Metaphor in Law as Poetic and Propositional Language
Linda L. Berger
University of Nevada, Las Vegas, William S. Boyd School of Law
December 19, 2012
The European Legacy: Towards New Paradigms, Journal of the International Society for the Study of European Ideas (ISSEI), Forthcoming
UNLV William S. Boyd School of Law Legal Studies Research Paper Series
My argument in this essay is that although lawyers routinely use and abuse metaphor as propositional language, they mostly neglect the use of metaphor as poetic language. Poetic metaphor openly invites you to view a topic or a target from a new angle by setting it against or alongside a light source; in this way, it prompts second looks and encourages insights. Propositional metaphor, by comparison, appears designed to persuade you to view the target or the topic under discussion as something you already know about because of your experience with the source. As a result, you are better able to understand or to “handle” the topic, but you discover little that is new. The essay was presented as part of a panel discussion on Law and Language at the 2012 conference of the International Society for the Study of European Ideas.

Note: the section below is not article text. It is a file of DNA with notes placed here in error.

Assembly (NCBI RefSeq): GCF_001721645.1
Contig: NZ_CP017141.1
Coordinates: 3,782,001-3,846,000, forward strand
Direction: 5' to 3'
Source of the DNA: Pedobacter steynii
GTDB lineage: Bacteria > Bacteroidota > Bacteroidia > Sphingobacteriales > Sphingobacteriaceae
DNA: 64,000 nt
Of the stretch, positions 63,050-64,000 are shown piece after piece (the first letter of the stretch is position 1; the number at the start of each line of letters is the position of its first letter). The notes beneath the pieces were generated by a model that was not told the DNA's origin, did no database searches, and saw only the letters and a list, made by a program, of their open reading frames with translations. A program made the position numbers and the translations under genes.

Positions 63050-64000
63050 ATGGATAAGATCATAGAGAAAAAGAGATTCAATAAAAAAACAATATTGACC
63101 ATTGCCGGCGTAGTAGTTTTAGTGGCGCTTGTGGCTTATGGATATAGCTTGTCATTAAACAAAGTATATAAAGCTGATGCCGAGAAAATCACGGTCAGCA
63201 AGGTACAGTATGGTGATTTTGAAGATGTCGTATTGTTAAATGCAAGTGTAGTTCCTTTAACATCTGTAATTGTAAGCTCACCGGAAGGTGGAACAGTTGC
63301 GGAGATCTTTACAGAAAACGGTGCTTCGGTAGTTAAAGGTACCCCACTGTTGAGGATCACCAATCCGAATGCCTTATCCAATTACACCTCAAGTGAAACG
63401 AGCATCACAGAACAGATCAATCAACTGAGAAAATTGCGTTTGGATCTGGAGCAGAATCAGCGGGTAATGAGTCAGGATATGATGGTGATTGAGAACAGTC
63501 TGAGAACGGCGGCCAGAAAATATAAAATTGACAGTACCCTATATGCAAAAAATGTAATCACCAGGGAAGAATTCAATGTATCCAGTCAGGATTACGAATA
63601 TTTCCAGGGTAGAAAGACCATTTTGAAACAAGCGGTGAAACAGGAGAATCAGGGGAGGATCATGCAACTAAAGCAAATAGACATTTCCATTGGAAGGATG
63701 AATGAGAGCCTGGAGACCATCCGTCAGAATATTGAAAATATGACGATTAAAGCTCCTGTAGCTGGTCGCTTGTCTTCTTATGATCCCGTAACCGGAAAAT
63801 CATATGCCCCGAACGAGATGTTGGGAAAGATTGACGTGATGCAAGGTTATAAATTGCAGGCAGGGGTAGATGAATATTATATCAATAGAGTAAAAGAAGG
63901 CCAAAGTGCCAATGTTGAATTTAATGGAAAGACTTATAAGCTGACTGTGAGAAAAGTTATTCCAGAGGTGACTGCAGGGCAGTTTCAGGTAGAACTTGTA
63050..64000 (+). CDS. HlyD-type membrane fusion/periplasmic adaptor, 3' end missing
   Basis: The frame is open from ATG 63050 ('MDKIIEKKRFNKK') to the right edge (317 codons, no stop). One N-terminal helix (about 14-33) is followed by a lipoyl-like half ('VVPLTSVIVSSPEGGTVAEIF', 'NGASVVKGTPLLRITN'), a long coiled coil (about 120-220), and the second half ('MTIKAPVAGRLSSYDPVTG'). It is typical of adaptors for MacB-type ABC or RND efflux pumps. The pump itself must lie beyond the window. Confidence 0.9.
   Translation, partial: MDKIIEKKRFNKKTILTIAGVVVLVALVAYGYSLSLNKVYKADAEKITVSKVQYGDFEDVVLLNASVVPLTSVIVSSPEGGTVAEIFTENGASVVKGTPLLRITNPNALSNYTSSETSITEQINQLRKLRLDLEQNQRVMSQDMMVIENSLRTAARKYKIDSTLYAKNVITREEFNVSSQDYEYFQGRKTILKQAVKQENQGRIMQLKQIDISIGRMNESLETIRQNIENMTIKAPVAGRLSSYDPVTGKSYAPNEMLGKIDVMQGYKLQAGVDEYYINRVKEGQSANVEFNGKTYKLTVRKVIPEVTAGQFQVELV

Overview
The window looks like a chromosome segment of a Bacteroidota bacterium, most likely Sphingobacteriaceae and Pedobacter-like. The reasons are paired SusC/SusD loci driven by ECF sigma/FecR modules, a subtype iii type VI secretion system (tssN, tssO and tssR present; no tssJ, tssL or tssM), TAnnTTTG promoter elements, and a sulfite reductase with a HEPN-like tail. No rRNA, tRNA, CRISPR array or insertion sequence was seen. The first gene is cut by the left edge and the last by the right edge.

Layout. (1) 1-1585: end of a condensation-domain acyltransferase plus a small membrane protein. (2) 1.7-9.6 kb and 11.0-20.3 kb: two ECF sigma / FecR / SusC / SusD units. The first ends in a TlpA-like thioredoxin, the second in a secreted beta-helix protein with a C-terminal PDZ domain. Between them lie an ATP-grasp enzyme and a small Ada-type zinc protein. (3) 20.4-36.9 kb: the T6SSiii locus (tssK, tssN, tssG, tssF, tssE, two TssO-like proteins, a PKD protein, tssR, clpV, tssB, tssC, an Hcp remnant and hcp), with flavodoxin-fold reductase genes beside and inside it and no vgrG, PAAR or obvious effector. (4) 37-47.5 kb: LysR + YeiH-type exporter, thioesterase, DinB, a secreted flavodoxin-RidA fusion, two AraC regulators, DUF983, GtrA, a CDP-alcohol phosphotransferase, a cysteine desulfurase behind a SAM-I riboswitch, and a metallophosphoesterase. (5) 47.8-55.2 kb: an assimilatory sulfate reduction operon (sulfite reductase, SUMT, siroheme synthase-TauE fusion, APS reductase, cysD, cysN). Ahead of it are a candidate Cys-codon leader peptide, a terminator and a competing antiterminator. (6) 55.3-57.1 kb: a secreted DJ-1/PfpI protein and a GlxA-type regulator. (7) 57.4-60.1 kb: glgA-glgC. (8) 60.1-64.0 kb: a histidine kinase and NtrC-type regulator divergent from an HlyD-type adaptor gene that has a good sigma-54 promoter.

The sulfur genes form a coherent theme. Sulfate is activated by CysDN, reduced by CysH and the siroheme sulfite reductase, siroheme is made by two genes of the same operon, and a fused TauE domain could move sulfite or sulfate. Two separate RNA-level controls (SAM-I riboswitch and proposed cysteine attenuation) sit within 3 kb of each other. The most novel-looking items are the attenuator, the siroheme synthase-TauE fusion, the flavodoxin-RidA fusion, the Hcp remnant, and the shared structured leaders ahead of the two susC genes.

Number of Pages in PDF File: 15
Keywords: metaphor, rhetoric, persuasion, poetic metaphor, propositional metaphor
Date posted: January 4, 2013
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